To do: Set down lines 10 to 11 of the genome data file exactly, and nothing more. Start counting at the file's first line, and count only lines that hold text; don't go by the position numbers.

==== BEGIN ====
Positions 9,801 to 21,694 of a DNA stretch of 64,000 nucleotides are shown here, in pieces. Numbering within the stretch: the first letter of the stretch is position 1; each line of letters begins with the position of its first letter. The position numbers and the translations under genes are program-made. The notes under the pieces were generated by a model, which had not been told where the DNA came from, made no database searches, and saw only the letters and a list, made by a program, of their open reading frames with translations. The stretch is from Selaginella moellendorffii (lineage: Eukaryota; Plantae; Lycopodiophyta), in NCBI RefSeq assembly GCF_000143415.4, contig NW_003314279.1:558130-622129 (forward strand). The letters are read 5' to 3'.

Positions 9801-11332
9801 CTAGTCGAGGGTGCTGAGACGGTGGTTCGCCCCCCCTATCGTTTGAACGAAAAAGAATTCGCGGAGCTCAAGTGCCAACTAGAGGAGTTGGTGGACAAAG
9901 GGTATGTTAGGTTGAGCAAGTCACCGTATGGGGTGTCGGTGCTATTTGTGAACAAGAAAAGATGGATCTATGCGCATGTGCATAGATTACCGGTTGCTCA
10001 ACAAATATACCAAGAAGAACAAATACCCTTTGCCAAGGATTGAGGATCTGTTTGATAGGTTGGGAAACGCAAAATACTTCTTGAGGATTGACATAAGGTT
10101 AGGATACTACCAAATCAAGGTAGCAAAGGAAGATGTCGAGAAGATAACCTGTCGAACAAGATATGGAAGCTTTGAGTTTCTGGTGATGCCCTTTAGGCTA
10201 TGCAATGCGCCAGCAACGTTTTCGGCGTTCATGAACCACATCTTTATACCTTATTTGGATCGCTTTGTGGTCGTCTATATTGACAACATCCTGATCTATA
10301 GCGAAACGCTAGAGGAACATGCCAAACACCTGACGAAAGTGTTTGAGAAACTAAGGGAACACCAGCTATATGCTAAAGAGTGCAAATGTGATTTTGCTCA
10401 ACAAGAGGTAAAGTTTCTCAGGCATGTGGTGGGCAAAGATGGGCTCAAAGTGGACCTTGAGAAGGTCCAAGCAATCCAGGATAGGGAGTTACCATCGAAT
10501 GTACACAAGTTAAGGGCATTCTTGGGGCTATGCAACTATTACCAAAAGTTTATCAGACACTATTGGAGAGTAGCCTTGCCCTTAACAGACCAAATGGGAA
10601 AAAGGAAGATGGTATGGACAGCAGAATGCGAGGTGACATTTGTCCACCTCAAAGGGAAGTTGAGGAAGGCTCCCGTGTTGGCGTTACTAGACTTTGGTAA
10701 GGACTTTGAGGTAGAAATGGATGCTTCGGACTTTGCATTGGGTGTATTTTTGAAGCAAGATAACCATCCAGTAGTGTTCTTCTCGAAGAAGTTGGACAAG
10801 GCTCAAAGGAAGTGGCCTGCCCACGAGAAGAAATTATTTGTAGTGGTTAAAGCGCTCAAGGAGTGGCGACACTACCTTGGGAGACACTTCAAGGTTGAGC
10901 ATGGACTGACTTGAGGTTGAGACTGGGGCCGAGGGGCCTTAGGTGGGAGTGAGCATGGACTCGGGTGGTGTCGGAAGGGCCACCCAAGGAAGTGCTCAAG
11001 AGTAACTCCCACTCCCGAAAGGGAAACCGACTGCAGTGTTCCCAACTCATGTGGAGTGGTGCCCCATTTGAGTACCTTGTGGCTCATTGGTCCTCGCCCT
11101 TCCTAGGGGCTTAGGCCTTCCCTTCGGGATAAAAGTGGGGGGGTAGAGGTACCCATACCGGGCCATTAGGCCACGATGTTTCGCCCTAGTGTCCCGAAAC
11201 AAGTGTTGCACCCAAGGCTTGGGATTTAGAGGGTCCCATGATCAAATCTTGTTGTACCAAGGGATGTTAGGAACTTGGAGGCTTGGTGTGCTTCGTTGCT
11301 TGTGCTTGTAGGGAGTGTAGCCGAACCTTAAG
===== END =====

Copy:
10501 GTACACAAGTTAAGGGCATTCTTGGGGCTATGCAACTATTACCAAAAGTTTATCAGACACTATTGGAGAGTAGCCTTGCCCTTAACAGACCAAATGGGAA
10601 AAAGGAAGATGGTATGGACAGCAGAATGCGAGGTGACATTTGTCCACCTCAAAGGGAAGTTGAGGAAGGCTCCCGTGTTGGCGTTACTAGACTTTGGTAA